Precision measurements show that sub-glacial volcanoes have been greatly underestimated as an ongoing source of carbon dioxide emissions. When will they re-do the calculations?
H/T Warwick Hughes
Recent research suggests the volume of volcanic CO2 being emitted into the atmosphere is far greater than previously thought, challenging man-made warming, says ClimateChangeDispatch.
The cornerstone principle of the global warming theory, anthropogenic global warming (AGW), is built on the premise that significant increases of modern era human-induced CO2 emissions have acted to unnaturally warm Earth’s atmosphere.
A warmed atmosphere that directly, or in some cases indirectly fuels anomalous environmental disasters such as ocean warming, alteration of ocean chemistry, polar ice sheet melting, global sea level rise, coral bleaching and most importantly dramatic changes in climate.
There are numerous major problems with the AGW principle.
Identification of Volcanic vs. Man-made CO2
Natural volcanic and man-made CO2 emissions have the exact same and very distinctive carbon isotopic fingerprint.
It is therefore scientifically impossible to distinguish the difference between volcanic CO2 and human-induced CO2 from the burning of fossil fuels.
This major problem with the AGW principle has been rationalized away by consensus climate scientists who insist, based supposedly reliable research, that volcanic emissions are minuscule in comparison to human-induced CO2 emissions (Gerlach 1991).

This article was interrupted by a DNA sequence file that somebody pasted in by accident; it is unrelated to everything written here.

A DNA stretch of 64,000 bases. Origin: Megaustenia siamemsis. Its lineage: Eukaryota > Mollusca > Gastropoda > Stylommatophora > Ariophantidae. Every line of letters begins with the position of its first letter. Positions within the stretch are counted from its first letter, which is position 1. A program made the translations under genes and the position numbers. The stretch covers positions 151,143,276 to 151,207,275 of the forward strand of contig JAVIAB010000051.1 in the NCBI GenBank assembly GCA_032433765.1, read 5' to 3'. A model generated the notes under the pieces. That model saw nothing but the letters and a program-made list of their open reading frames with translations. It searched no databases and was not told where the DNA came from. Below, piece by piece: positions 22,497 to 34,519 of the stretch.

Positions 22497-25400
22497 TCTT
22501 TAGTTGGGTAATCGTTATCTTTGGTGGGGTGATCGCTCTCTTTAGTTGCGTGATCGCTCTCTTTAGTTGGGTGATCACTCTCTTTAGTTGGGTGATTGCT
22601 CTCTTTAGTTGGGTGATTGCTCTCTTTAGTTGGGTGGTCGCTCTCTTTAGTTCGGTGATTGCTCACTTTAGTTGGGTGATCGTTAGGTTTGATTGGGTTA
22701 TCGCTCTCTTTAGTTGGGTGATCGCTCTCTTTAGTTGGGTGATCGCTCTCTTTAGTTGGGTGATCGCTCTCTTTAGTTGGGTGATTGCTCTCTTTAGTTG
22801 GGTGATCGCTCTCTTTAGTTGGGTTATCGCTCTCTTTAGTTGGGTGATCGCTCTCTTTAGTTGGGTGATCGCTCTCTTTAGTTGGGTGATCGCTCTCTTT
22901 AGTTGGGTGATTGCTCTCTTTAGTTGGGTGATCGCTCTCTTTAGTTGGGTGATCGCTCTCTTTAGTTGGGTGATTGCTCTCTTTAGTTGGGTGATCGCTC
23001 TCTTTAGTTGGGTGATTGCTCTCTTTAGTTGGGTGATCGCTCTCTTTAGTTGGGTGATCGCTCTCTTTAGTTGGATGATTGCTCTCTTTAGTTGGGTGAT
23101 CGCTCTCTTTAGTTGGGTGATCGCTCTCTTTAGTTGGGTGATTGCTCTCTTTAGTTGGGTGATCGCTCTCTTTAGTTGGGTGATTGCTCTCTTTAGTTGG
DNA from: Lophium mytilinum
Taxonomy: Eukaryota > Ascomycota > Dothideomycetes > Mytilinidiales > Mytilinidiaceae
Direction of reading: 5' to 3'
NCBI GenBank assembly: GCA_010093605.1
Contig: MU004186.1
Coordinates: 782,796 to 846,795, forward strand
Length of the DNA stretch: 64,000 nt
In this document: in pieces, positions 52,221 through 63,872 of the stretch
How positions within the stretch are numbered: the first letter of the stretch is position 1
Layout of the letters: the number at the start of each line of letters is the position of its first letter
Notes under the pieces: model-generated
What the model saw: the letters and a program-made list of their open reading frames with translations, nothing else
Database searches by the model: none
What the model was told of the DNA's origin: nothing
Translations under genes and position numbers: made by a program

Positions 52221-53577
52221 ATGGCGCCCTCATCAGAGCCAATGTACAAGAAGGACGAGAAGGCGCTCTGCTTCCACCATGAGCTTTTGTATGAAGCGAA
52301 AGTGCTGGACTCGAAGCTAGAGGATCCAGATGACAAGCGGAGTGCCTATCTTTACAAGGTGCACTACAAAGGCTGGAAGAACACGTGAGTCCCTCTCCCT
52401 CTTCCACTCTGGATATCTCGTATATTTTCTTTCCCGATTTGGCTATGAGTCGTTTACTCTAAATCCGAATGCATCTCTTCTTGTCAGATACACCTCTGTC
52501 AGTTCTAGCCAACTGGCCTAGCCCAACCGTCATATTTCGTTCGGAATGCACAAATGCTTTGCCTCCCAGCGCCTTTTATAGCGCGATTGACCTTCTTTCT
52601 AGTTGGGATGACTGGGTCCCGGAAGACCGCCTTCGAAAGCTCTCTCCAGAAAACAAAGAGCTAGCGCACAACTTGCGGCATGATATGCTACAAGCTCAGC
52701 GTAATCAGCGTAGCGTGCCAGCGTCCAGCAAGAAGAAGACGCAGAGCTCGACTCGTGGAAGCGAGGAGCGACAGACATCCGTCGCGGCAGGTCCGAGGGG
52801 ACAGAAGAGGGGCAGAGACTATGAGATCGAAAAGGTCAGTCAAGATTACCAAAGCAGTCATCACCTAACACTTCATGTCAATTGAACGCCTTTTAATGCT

Terrance Gerlach’s volcanic CO2 calculation was based on just 7 actively erupting land volcanoes and three actively erupting ocean floor hydrothermal vents (seafloor hot geysers).
Utilizing gas emission data from this very limited number of volcanic features, Gerlach estimated that the volume of natural volcanic CO2 emissions is 100 to 150 times less than the volume of man-made CO2 emissions from the burning of fossil fuels and therefore of no consequence.
To put this calculation process into perspective, the Earth is home to 1,500 land volcanoes and 900,000 seafloor volcanoes/hydrothermal vents.
By sampling just an extremely small percent of these volcanic features it is impossible to imagine that the calculation is correct.
Especially knowing that volcanic activity varies greatly from area to area, volcano to volcano, and through time. Utilizing just 0.001 percent (10/901,500) of Earth’s volcanic features to calculate volcanic CO2 emissions does not inspire confidence in the resulting value.
Non-Erupting Volcanoes Can Emit Massive Amounts of CO2 into Earth’s Atmosphere
Recent geological research by the University of Leeds and others proves that non-erupting volcanoes can emit massive amounts of CO2 into Earth’s atmosphere and oceans. The Gerlach calculation and all follow-up calculations utilized volcanic CO2 rates from actively erupting volcanoes.
Lost in the numerous recent media articles concerning the argument of when, or if Iceland’s Katla Volcano will erupt is the discovery that this non-erupting subglacial volcano is currently emitting staggering amounts of CO2 into Earth’s atmosphere!
via Tallbloke’s Talkshop
November 7, 2018 at 03:38AM